11.27.2012 | A new study by New York University’s Edward Wolff traces the fluctuating fortunes of Americans from 1962 to 2010. Among other things, the findings in the paper, “The Asset Price Meltdown and the Wealth of the Middle Class,” underscore just how much of our wealth is concentrated in our homes, and consequently, the pain a decline in housing values inflicts. We’ve written before on the impact of the foreclosure crisis (here and here) on communities. This paper brings the impact home, so to speak.
Between 2007 and 2010, the overall homeownership rate declined from 68.6% to 67.2%, according to the Survey of Consumer Finances. Housing values declined 24% in real terms in just three years—and with it, the net worth of many Americans. Housing constitutes 30% of total assets for all households, and two-thirds of middle-class households. As Wolff writes:
The most telling finding is that median wealth plummeted over the years 2007 to 2010, and by 2010 was at its lowest level since 1969. …Relative indebtedness continued to expand during the late 2000s (2007 to 2010), particularly for the middle class, though the proximate causes were declining net worth and income rather than an increase in absolute indebtedness. …The sharp fall in median net worth and the rise in its inequality in the late 2000s are traceable to the high leverage of middle class families in 2007 and the high share of homes in their portfolio.
The 1.4 percentage point decline in homeownership that Wolff documents seems small compared to the news headlines. But the decline hit certain groups harder.
Looking at homeownership declines by age, education, income, race-ethnicity, Wolff finds that those hardest hit were as follows (in order of biggest percentage point decline):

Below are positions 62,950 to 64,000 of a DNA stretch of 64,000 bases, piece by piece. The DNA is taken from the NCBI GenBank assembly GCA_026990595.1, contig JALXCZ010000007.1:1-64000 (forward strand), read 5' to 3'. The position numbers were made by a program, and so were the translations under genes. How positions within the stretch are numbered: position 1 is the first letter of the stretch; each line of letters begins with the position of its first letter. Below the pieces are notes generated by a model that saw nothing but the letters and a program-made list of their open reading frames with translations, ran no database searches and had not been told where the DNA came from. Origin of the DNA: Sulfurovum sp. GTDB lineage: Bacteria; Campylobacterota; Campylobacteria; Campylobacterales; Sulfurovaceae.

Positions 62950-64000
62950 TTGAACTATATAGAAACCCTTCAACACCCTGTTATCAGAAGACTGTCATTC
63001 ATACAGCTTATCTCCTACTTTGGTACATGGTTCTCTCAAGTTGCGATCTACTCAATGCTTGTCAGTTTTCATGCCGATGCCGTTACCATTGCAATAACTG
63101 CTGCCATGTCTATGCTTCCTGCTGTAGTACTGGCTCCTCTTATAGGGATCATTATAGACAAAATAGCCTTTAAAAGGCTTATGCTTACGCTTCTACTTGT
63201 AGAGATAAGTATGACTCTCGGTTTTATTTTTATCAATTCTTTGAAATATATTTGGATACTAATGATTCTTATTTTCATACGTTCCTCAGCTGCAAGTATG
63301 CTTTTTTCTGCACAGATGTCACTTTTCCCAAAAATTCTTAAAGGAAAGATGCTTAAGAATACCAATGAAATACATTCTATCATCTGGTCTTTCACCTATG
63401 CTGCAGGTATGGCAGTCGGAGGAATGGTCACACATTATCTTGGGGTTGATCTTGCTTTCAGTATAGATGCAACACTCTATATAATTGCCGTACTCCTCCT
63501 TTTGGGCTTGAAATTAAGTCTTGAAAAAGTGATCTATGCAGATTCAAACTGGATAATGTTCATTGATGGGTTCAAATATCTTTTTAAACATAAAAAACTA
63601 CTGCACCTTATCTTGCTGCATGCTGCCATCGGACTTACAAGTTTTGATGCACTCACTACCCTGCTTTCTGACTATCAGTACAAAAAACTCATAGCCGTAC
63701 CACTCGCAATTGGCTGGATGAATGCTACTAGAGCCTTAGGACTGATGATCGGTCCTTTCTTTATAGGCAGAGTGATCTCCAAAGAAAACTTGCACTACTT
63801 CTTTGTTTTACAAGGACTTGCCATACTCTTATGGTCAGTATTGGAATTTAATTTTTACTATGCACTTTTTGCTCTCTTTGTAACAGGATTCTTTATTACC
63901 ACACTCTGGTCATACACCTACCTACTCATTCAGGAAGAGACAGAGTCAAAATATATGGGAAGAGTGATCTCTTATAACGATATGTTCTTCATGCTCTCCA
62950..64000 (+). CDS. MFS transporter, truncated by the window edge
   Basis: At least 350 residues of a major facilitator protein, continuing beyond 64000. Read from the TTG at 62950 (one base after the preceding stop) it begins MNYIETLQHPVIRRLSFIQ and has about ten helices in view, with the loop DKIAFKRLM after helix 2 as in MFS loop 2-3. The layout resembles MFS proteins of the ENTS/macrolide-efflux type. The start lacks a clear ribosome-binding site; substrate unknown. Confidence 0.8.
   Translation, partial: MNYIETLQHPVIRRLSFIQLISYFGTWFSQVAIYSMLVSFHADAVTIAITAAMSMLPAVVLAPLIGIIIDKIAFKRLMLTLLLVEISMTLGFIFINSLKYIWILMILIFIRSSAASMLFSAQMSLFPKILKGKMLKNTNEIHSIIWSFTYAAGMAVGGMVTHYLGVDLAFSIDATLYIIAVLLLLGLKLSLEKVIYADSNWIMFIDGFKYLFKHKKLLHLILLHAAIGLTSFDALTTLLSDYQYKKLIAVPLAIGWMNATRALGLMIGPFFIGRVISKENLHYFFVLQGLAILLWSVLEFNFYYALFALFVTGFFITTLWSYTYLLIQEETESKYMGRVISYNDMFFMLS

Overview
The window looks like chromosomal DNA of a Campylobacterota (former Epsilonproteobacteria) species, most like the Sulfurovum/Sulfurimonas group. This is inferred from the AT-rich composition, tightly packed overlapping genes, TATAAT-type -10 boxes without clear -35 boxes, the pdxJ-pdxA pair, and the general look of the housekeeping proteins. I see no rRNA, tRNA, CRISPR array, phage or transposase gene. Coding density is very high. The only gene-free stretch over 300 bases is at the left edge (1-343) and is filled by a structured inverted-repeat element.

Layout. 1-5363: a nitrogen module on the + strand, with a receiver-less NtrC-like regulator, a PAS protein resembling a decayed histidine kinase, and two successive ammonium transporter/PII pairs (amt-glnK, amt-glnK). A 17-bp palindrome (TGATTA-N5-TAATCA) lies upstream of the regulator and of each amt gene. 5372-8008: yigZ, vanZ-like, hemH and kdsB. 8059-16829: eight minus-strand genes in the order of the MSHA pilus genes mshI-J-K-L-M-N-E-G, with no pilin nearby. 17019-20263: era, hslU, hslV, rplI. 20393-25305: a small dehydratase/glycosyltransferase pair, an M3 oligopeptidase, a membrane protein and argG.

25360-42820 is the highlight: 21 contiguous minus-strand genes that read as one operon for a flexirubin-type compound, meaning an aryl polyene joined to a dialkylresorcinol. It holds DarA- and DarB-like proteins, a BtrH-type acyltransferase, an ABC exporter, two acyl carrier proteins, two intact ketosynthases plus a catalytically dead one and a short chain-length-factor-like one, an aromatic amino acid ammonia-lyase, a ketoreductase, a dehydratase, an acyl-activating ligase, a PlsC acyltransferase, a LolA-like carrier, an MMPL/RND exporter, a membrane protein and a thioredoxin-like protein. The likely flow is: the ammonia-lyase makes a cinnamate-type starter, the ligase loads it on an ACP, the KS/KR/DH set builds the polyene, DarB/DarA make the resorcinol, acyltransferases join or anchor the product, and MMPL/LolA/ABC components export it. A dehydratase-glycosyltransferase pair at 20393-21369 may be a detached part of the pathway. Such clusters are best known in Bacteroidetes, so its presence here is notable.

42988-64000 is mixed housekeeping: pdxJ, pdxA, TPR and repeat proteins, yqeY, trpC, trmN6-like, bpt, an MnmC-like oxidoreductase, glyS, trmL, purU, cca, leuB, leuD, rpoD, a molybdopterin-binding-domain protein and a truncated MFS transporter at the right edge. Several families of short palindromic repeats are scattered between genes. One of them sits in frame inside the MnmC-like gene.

- 1. Families with incomes between $75,000 and $100,000 (a 4.9 percentage point decline)
- 2. Households headed by someone with just a high school degree (4.3 percentage point decline)
- 3. Households earning $15-25,000 (4.0 percentage point decline)
- 4. Households earning less than $15,000 (3.9 ppt decline)
- 5. Households younger than age 35 (3.2 ppt decline)
More dramatic is the growth in the number of families underwater, owing more on their homes than they’re worth. In 2007, as Wolff reports, only 1.8 percent of homeowners were underwater. By 2010, 8.2 percent were.
Interestingly, the groups we might think would have the highest rates of “negative equity” were not minorities, single females, or those with the least education or the lowest incomes. In fact, these groups were among the least likely to be underwater.
The risk of being underwater grows with income and declines with age. Only 2.5% of homeowners earning less than $15,000 a year were underwater while 11.7% of those making $50-75,000 were underwater.
The hardest hit were again the youngest households. Among homeowners under age 35, 16.2% were underwater while only 2.7% of those over age 75 were.
The risk of negative equity also generally grows with education.
- For those with less than a high school degree, 5% were underwater.
- For those with just 12 years, 8.4% were underwater.
- For those with 13-15 years of schooling, 10.5% were.
- For those with 16 years, 7.8% were underwater.
Still others lost a lot of equity in their homes. On average, families saw a 25% decline in their home equity amounts. Here again, the youngest households were hardest hit, losing 59% of the equity in their homes. Hispanics also lost big, losing 48% of their home equity.
Wolff also argues that there’s little sign that the pace of foreclosures will slow in the near future. He finds that three times as many households are likely to fall behind or remain behind on their mortgage payments than the share who are currently behind.
While Wolff looks beyond housing in the report in documenting the effect of the Great Recession on the middle class, because housing is such a prominent fixture in families’ net worth, the declines in values and homeownership have clearly left a deep scar.